The Black Management Forum (BMF) on Tuesday welcomed the Constitutional Court's ruling in favour of the police in an affirmative action case.
"We applaud the well thought and articulated ruling by the judges. This is essentially upholding the very law which is enshrined in our Constitution," it said in a statement.
"The BMF would like to remind all the institutions in our land that we will not find peace until workplaces reflect the national demographics of our country."
The court on Tuesday set aside an order of the Supreme Court of Appeal that the SAPS discriminated against former police officer Renate Barnard by not promoting her. Acting Chief Justice Dikgang Moseneke said in his majority judgment that the SAPS employment equity plan was not challenged. The court found the plan was lawfully and rationally implemented by the police commissioner in the matter concerning Barnard.
Barnard's affirmative action case goes back to 2005 when she applied for the post of lieutenant-colonel, which was superintendent according to the old rankings, for the first time. She twice applied unsuccessfully for promotion to superintendent within the police's national evaluation services, which deals with complaints by the public and public officials about police services. Despite recommendations by an interview panel and her divisional commissioner, the national police commissioner did not appoint her to the position on the basis that racial representation at the level of superintendent would be negatively affected.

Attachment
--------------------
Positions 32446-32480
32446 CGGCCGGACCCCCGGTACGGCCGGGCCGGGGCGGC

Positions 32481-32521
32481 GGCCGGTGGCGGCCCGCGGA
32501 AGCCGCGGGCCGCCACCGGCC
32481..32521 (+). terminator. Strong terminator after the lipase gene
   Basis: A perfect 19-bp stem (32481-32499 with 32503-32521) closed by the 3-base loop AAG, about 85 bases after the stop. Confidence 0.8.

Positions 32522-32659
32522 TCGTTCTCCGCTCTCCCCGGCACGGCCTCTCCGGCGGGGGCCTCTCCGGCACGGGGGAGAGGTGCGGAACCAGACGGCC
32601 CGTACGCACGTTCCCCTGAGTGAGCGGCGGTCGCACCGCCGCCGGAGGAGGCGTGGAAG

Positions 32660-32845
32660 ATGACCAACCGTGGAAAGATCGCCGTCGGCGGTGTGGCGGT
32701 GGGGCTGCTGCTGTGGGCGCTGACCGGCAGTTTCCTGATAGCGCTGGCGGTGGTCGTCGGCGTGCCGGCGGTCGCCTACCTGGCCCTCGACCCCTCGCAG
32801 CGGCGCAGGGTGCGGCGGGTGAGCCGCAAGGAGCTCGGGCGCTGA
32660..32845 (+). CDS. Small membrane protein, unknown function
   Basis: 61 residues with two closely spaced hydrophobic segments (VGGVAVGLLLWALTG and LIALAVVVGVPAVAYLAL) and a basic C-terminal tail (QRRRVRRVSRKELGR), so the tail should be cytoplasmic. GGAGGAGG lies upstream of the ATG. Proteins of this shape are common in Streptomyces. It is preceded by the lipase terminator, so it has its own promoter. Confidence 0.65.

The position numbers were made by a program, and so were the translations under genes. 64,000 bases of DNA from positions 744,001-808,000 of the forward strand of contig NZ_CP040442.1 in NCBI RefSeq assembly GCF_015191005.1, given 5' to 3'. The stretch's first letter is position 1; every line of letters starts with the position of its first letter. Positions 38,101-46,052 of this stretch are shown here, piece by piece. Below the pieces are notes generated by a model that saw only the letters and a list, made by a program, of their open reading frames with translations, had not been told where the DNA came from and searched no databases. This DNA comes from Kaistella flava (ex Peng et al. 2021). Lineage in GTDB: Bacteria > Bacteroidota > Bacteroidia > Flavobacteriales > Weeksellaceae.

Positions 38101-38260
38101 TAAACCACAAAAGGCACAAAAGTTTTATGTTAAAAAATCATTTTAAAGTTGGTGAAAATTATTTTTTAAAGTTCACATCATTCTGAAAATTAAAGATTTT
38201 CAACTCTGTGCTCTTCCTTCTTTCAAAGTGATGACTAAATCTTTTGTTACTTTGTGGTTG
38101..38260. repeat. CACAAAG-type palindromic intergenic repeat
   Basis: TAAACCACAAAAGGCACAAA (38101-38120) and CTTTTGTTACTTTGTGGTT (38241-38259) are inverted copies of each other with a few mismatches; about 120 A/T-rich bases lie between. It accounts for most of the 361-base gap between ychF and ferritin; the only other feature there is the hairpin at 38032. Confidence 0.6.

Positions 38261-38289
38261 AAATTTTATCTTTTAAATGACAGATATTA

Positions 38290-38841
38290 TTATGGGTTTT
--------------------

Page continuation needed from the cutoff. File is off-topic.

The position was advertised for a third time, but was withdrawn when Barnard reapplied. Trade union Solidarity's case against the SAPS, on behalf of Barnard, was referred to the Labour Court. In February 2010 the court ruled in the union's favour. The court ruled Barnard be promoted retrospectively from July 27, 2006 to superintendent. In May 2011, the SAPS was granted leave to appeal and in November 2012 the Labour Appeal Court held for the SAPS. The SCA ruled in November last year in favour of Barnard and the union. The SAPS then applied for leave to appeal in the Constitutional Court. The court heard the matter in March and judgment was reserved at the time.
Barnard resigned from the police in June. She told reporters on Tuesday she was currently working in the private sector, doing forensic investigations. She said she was never against affirmative action.
"I was against the way they [the SAPS] implemented affirmative action. But I am very disappointed, especially for loyal officers in the SAPS that are serving there despite difficult circumstances."
She was disappointed the court did not consider "one of the best constitutions in the world", according to which there would be no discrimination in South Africa. Solidarity echoed her disappointment.
"We did not expect this judgment. We can't believe that the Constitutional Court said today that this injustice against Renate Barnard is actually in line with the South African Constitution," chief executive Dirk Hermann said.
"We believe that history will show that this judgment was wrong."